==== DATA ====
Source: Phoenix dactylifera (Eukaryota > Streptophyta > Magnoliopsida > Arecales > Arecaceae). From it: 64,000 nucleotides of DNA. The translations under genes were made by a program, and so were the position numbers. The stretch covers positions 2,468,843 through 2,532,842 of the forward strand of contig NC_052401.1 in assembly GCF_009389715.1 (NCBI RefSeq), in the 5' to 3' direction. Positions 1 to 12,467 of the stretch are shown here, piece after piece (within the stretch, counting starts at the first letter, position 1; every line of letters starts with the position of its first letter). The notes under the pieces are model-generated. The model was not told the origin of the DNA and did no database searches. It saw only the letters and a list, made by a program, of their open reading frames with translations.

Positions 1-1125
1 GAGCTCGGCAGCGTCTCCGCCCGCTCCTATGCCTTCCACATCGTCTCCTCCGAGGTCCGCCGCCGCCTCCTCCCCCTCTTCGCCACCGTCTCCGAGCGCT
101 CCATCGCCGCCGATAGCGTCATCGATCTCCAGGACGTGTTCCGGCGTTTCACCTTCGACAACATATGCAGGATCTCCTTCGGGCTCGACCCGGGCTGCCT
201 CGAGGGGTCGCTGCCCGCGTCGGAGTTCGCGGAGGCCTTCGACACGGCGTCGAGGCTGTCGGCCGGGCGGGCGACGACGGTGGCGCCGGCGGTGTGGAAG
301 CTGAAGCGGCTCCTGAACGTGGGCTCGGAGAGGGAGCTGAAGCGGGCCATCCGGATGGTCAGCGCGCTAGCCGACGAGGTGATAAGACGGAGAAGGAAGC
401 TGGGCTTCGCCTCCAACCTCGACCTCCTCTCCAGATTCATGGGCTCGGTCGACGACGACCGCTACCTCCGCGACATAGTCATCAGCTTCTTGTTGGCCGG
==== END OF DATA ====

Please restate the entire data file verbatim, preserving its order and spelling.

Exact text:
Source: Phoenix dactylifera (Eukaryota > Streptophyta > Magnoliopsida > Arecales > Arecaceae). From it: 64,000 nucleotides of DNA. The translations under genes were made by a program, and so were the position numbers. The stretch covers positions 2,468,843 through 2,532,842 of the forward strand of contig NC_052401.1 in assembly GCF_009389715.1 (NCBI RefSeq), in the 5' to 3' direction. Positions 1 to 12,467 of the stretch are shown here, piece after piece (within the stretch, counting starts at the first letter, position 1; every line of letters starts with the position of its first letter). The notes under the pieces are model-generated. The model was not told the origin of the DNA and did no database searches. It saw only the letters and a list, made by a program, of their open reading frames with translations.

Positions 1-1125
1 GAGCTCGGCAGCGTCTCCGCCCGCTCCTATGCCTTCCACATCGTCTCCTCCGAGGTCCGCCGCCGCCTCCTCCCCCTCTTCGCCACCGTCTCCGAGCGCT
101 CCATCGCCGCCGATAGCGTCATCGATCTCCAGGACGTGTTCCGGCGTTTCACCTTCGACAACATATGCAGGATCTCCTTCGGGCTCGACCCGGGCTGCCT
201 CGAGGGGTCGCTGCCCGCGTCGGAGTTCGCGGAGGCCTTCGACACGGCGTCGAGGCTGTCGGCCGGGCGGGCGACGACGGTGGCGCCGGCGGTGTGGAAG
301 CTGAAGCGGCTCCTGAACGTGGGCTCGGAGAGGGAGCTGAAGCGGGCCATCCGGATGGTCAGCGCGCTAGCCGACGAGGTGATAAGACGGAGAAGGAAGC
401 TGGGCTTCGCCTCCAACCTCGACCTCCTCTCCAGATTCATGGGCTCGGTCGACGACGACCGCTACCTCCGCGACATAGTCATCAGCTTCTTGTTGGCCGG